Thursday, December 17, 2015

Fiddly Projects, Hampered By Brain Fog

Full definition of fiddly:chiefly British:  requiring close attention to detail :  fussy; especially  requiring an annoying amount of close attention.

Brain Fog: Fibro fog – also known as fibromyalgia fog and brain fog – is a term commonly used for the cognitive difficulties that can occur with fibromyalgia.

I don't waste much time discussing fibromyalgia.
Many of my friends, even some of my extended family are unaware that this condition has been a fact of my life for nearly 20 years.
I don't take medication for  FM. The physician who initially confirmed the diagnosis prescribed that I take a 5 mg Valium 3 times daily. 
I took one and spent the rest of the day staggering about in a stupor.
Not a solution!
I manage with an Advil or Aleve at the end of a particularly stressful day.
I am aware that many other sufferers are more impaired than I am.
Apparently I am able to deal fairly well with chronic pain and fatigue.

Now and then stress, over-work or over-stimulation [even of a 'good' kind] catch up with me creating a stretch of days--sometimes weeks--when I feel that I am slogging through thick mud.
At such times I don't take to my bed, I merely try to slow down.
I've not considered that I suffer from 'brain fog', although that may be a good term for the tired, wooly-brained sensation.
For the past two weeks I have felt that the months of painting, cleaning, rearranging furniture, the happy anticipation of preparing for guests, have tipped the balance.
So--I decided to be kind to myself--to tackle some gentle non-demanding projects.
I can make a quilt, refinish a large piece of furniture, cut-in paint along the ceiling of a room.
At the best of times I'm not good with fiddly little bits and pieces.

On Monday I decided to make catnip mice, using scraps of fabric and the home-grown catnip which I harvested and dried in the wood stove oven.

Our cats enjoy these soft toys, I have friends whose cats surely need a few to bat about the room.
Locating specific fabrics in the big bins lining the still to be set up sewing space, gathering the correct tools, continues to be a frustrating and time-consuming venture--the prelude to any project.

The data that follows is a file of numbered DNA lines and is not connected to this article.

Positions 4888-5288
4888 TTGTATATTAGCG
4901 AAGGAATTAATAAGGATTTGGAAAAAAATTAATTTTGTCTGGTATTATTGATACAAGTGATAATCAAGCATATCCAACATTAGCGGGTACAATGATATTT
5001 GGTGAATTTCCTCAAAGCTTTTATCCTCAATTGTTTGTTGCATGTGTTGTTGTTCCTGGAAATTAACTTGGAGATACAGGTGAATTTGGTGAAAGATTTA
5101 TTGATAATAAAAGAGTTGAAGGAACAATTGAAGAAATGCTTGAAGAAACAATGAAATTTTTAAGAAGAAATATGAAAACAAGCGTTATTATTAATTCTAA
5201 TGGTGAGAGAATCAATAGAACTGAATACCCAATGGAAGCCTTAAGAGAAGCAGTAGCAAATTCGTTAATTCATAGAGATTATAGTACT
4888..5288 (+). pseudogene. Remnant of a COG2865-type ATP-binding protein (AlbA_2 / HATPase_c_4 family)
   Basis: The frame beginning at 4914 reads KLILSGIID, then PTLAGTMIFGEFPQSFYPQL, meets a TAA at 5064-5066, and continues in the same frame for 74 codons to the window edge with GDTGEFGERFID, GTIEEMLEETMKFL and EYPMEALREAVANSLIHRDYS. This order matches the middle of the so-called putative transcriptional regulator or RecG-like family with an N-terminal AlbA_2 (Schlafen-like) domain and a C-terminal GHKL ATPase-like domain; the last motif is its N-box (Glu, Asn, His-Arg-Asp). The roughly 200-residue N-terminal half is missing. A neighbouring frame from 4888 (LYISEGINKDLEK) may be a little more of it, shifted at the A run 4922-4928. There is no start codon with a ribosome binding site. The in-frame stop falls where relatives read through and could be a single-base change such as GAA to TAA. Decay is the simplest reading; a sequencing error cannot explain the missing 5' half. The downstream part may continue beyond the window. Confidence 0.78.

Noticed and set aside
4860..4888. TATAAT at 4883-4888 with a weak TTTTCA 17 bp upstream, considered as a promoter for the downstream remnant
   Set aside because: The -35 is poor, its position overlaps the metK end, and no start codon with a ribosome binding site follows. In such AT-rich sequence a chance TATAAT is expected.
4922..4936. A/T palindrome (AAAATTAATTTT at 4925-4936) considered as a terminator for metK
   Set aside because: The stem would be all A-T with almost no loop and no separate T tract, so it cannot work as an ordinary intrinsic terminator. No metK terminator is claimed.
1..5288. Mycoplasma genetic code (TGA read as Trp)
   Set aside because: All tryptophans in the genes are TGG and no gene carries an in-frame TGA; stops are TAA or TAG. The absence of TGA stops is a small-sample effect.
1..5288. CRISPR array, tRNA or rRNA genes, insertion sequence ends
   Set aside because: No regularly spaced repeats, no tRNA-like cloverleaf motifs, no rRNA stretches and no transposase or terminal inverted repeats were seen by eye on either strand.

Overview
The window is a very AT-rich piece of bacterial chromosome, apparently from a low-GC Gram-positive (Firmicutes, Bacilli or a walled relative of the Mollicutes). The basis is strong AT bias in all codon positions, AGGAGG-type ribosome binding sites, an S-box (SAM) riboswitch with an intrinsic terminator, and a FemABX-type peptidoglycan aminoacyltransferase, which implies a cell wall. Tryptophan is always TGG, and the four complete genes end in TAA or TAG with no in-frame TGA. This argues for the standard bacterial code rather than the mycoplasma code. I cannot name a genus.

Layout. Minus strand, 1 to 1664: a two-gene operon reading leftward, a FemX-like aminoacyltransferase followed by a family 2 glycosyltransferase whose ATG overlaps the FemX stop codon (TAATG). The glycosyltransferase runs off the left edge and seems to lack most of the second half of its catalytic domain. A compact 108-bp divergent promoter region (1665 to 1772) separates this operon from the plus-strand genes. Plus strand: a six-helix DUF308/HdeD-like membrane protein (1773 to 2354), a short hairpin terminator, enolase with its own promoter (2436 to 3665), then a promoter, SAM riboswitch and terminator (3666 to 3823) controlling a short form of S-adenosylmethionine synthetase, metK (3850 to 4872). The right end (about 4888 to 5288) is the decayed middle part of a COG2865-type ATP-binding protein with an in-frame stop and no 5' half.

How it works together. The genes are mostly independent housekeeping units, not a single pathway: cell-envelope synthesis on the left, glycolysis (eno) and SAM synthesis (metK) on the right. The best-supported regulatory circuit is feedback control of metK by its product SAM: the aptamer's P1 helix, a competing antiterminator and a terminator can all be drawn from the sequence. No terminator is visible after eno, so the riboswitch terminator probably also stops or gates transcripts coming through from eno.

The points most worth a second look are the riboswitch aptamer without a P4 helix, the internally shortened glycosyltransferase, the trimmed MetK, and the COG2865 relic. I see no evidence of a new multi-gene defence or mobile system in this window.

With my supplies assembled, I realized that it had been awhile since I created mice.
How did I attach the tails? Did I make them of jute garden twine?
I went in search of the ball of twine--knowing I had recently seen it--somewhere.
I poked about in Jim's shop where some of the gardening tools live; I rummaged the shelves in the pantry. After a half hour I ran the twine to earth on the counter in the basement storage room.
Assisted by the cats--delighted with my bits of cloth and the open container of dried catnip, I traced an oval lid to use as the 'body' of the mice, cut the shape from several fabric scraps, stitched, stuffed with batting and a generous portion of dried catnip.  I braided 'tails' from the jute string.
The problem came when I attempted to simultaneously secure the tails and close the 
opening in the mouse bodies. 
I am nothing if not a perfectionist in my creative endeavors and the clumsy-looking 'mice' 
were a disappointment. 
I went for a walk down the lane--the mice looked as bad when I returned 
[In the middle of the night--too late--I recalled how I had attached the tails of mice in previous years.] 

My cats were not concerned with the lumpy mis-shapen appearance of their new toys.
I tossed three 'mice' onto the kitchen floor where they were immediately flung into the air, flipped under the furniture, fought over, slobbered on.

My next project was easier: new kerchiefs for son Howard's beloved Katy-Dog.
He had mentioned that her 'favorite' was looking faded and tattered.